This Sunday, we celebrate the Feast of Absalom Jones, the first African-American priest in what is presently, the Episcopal Church, U.S.A. This day of devotion is annually set aside in February by the Episcopal Church, to commemorate this pioneer of religion, social action and transformation. I have always admired him for his passion, for breaking barriers in an established church. Jones was born a house slave in 1746, he taught himself to read by using the New Testament because school was not available for him. At age sixteen, Absalom Jones was sold to a store owner in Philadelphia.
It was there, that he finally attended a night school for blacks, run by Quakers.
At St. George's Methodist Episcopal Church, he served as lay minister for the church's black members. His active evangelism greatly increased membership in the parish, which alarmed the parish vestry. At a Sunday service soon after, the blacks walked out when ushers attempted to segregate them into an upstairs gallery.
In 1787, these Christians of African descent created the Free African Society, and Absalom Jones, along with Richard Allen, founder of the A.M.E. church, was elected one of its overseers. Members paid monthly dues which were used to help the very poor in the city. During the yellow fever epidemic of 1793, when over 5,000 died, they formed the single most effective corps of nurses and burial teams, primarily through their churches. Through the establishment of the Free African Society, they effectively aided in the emancipation of slaves and the protection of the rights of free Negroes. They petitioned Congress in 1800 to free slaves. They also wrote, published and distributed pamphlets promoting these various causes. In the most exemplary sense, Allen and Jones were the fathers of the Black church as the "visible" American institution we know today. In 1782, the Society began to build a church, and it was dedicated in July, 1794.
One of the first things that group did was to apply for membership in the Episcopal Diocese of Pennsylvania, but with these stipulations: they would have control over their own affairs, be received as an organized body, and Absalom Jones would be licensed as a lay reader and, if qualified, be ordained as minister.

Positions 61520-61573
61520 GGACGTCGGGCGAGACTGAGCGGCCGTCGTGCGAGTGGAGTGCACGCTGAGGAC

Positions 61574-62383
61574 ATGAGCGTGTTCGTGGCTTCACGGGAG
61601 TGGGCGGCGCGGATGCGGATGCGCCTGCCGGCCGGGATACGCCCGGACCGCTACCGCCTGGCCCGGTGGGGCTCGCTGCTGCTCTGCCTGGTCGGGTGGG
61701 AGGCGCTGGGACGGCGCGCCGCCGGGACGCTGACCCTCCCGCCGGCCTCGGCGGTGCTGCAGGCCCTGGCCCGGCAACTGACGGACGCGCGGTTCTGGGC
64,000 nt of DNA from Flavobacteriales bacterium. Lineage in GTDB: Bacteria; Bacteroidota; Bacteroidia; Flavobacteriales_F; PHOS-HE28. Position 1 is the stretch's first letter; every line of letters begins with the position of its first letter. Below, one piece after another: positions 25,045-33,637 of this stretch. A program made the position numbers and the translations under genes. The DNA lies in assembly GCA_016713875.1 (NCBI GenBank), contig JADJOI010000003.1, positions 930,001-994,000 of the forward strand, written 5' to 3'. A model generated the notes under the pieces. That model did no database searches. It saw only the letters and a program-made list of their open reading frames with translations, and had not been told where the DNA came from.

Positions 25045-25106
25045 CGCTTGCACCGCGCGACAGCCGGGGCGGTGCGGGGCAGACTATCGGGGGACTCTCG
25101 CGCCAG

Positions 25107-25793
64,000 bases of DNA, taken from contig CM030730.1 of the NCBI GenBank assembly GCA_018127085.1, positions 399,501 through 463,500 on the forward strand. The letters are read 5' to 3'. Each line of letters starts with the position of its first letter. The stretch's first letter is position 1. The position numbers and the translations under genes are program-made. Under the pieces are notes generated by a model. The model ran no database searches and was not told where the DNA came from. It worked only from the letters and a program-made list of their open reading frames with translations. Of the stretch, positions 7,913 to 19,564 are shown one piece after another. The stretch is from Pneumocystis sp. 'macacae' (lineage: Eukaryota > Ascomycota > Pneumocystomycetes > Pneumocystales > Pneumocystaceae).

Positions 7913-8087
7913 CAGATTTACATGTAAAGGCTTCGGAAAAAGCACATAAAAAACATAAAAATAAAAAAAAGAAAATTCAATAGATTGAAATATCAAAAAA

They were admitted to the diocese in 1794, as St. Thomas African Episcopal Church. Jones was ordained as a priest in September, 1802. He often warned oppressors to "clean their hands of slaves."
To him, God was the Father who always acted on behalf of the "oppressed and distressed." But it was Jones' constant ministry and mild manner that made him so loved -- not only by his own members, but the entire black community. As a result, during its first year St. Thomas Church grew to over 500 members.
Absalom Jones' spirit of independence is an example to all those of African descent in liturgical traditions. Our Christian experience commits us to the view that there is no greater source of strength in the struggle of justice, equality and human dignity than faith in Jesus Christ. Jones, who faced blatant prejudice and discrimination, learned through his faith that activism transcended oppression to discover the suffering servant, the crucified prophet of Nazareth, the present and risen Lord. Just as Christ came to reform the law, Jones confronted injustice from a power base alien to the established church. As Episcopalians and Lutherans of African descent, we are stakeholders of the more traditional churches because of the beauty and dignity of the liturgy as expressed in the creeds and the sacraments. Due to the comfort of our cushioned pews and economic stability, we have refused to raise the pertinent questions in demanding that theological institutions take our heritage and unique discourse of faith seriously.
Like the Apostle Paul's thorn in the flesh, there is a positive dimension to our tension. It reminds us, that our choice of approach comes from the same impetus and cultural criticism as belonged to the man we celebrate today. Our critique is found in finding an effective balance between the polarities of the subtle, but relentless, tide of systematic racism within the liturgical churches. We can counter this oppression by affirming the strength of our heritage. Our worship and fellowship is rich and should be preserved by the continuation of Feasts that celebrate Christian pioneers of African descent. This is the stand of Absalom Jones and the volatile stand we should take as we march together in unity as God's beloved children.
Follow Reverend William E. Flippin, Jr. on Twitter: www.twitter.com/@pastorbilljr